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Training for Speed/Endurance

A consistant training program is essential for beginning runners. It usually takes 10 weeks to build up to running for 20-30 minutes non-stop and beginning runners focus on time first and distance later. By time first, you run for a set number of minutes, not worrying about the speed or actual distance being covered. Once you can run 20 minutes non-stop for up to five times a week, you can focus on a 5K or a 10K training program.

Longer or faster, can't do both at the same time.

ENDURANCE:

Most beginning runners need to work on endurance, that is, the ablility to run a longer distance. Here are the simple steps:

1. Slow your mile pace by 30 seconds and increase your usual run distance by only 10%. Run this distance for a week at the slower pace. (3-5 times)

2. If you feel you are comfortable at the new distance, return to your faster mile pace again. Run this way for the next week.

3 - ? Repeat 1. and 2. again, slowing your pace each time for the new distance and then running the new distance at your old pace. This can be repeated until you reach your goal distance (10K).

Thus endurance is improved. Little by little (two weeks at a time) your endurance, the ability to run further will improve.

SPEED:

To increase speed you need to embark on a speed interval training program one to two times a week.

For this you need a heart rate monitor and a method of measuring mile pace. You may also wish to start what I call the Speed Up Plan.

A. Speed Up Plan. (twice a week)

1. Take your present run distance and increase your mile pace (run faster) by 15 seconds. Run this pace for one week or until you feel comfortable with it.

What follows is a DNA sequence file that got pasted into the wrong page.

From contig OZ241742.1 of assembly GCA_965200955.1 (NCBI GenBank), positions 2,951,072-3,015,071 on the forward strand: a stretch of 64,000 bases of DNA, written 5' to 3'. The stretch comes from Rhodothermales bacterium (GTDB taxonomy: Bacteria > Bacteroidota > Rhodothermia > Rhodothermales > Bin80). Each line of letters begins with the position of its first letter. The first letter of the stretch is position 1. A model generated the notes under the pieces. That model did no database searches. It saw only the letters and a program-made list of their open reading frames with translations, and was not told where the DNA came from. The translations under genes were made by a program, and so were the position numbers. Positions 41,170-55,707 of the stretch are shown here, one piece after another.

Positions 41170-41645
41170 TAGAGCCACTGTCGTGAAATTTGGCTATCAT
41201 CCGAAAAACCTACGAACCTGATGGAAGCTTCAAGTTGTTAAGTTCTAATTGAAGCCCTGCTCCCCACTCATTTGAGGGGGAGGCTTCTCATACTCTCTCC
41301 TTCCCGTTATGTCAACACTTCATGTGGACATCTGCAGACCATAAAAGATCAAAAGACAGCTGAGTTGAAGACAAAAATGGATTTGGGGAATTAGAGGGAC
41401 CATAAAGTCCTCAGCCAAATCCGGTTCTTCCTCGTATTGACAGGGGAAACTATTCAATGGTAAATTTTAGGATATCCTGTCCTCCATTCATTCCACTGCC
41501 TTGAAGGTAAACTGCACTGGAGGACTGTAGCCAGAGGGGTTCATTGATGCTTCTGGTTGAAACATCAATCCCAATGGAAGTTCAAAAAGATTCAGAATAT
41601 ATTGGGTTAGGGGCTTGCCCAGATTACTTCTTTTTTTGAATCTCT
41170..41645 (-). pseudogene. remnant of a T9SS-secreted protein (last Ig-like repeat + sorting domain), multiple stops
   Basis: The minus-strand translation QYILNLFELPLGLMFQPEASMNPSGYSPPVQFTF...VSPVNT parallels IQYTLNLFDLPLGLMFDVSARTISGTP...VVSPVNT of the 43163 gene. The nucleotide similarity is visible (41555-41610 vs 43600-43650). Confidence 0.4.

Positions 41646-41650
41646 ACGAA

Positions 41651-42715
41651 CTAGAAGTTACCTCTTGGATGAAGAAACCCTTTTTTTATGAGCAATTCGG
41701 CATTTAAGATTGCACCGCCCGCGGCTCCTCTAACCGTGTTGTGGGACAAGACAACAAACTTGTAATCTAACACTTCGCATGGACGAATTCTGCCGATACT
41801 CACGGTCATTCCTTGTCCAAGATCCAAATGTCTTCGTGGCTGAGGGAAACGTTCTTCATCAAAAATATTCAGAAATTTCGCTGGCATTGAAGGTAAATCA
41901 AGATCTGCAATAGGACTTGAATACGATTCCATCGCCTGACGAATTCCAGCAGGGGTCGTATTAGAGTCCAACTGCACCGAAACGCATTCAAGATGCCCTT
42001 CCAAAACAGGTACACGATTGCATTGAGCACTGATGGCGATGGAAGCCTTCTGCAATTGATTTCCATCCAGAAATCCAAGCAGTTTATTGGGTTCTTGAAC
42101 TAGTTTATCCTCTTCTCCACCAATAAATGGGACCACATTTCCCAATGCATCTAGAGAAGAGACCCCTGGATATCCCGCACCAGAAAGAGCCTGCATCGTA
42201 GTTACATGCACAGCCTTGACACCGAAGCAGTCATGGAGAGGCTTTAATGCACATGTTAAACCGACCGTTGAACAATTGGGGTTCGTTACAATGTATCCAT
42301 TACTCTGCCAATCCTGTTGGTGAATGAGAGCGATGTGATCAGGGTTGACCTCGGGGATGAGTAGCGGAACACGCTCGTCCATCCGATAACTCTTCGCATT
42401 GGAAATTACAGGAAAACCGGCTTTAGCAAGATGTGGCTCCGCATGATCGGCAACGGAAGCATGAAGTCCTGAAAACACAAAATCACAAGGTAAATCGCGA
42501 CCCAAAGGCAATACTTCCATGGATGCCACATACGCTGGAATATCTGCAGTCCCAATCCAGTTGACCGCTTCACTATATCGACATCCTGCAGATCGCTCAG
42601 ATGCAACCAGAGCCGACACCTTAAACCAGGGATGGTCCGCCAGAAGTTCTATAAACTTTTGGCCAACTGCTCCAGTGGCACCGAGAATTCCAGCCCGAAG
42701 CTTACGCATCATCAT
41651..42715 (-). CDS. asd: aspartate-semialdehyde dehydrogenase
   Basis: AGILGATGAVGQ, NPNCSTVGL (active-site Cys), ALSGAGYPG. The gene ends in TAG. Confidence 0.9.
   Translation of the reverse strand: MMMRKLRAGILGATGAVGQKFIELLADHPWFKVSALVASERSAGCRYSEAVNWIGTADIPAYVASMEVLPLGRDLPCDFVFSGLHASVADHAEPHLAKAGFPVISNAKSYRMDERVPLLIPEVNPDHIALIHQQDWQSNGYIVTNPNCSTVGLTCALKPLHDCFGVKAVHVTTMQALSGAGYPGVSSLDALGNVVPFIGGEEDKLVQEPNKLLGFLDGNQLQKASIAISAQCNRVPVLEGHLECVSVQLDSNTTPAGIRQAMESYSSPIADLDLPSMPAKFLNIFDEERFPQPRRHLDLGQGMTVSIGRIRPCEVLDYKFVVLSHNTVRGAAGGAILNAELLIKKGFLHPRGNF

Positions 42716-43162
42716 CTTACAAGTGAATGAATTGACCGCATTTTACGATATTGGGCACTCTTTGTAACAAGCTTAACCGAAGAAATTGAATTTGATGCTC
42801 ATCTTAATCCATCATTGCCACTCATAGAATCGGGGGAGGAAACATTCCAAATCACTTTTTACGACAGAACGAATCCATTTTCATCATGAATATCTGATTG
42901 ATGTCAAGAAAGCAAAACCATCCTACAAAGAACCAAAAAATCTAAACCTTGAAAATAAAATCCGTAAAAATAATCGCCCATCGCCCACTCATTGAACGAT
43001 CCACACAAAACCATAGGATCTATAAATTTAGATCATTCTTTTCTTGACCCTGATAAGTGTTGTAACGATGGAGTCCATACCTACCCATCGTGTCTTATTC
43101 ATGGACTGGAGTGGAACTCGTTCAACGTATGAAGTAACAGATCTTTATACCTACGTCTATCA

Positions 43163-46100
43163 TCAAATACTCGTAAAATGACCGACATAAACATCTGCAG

2. Take that run again and further increase your mile pace by another 15 seconds. Run that for the additional week.

3. This can be repeated until you reach your mile pace goal. Or until you body tells you to rest it for a while.

B. Speed Intervals:

1. Here you start with a 15-20 minute warm-up at a pace one minute slower than your race pace. Record your heart rate.

2. Run one mile at a pace 30 seconds faster than your race pace. Record your heart rate.

3. Allow one minute recovery at a pace 30 seconds slower than your race pace. Record your heart rate.

4. Repeat steps 2 and 3 again.

First week do 2 and 3 twice.

Second week repeat 3 times.

Third week repeat 4 times.

Fourth week repeat 5 times.

5. Do a cooldown for 10 minutes and then stretch.

**Deprogram your heart rate monitor after each session.

Compare the results with your maximum HR (0.9 - 0.95 of that) and note the recovery rate. Yes, the idea here is to push yourself.

Alternate speed days with your usual runs and put a longer run in once a week. Speed usually takes longer than endurance.

For the two training schedules, write out your program, do not try to 'wing it'.

Good Luck and Good Running

Gord - Women in Motion


Women in Motion -Fariyal Samson
Women in Motion June 1.2000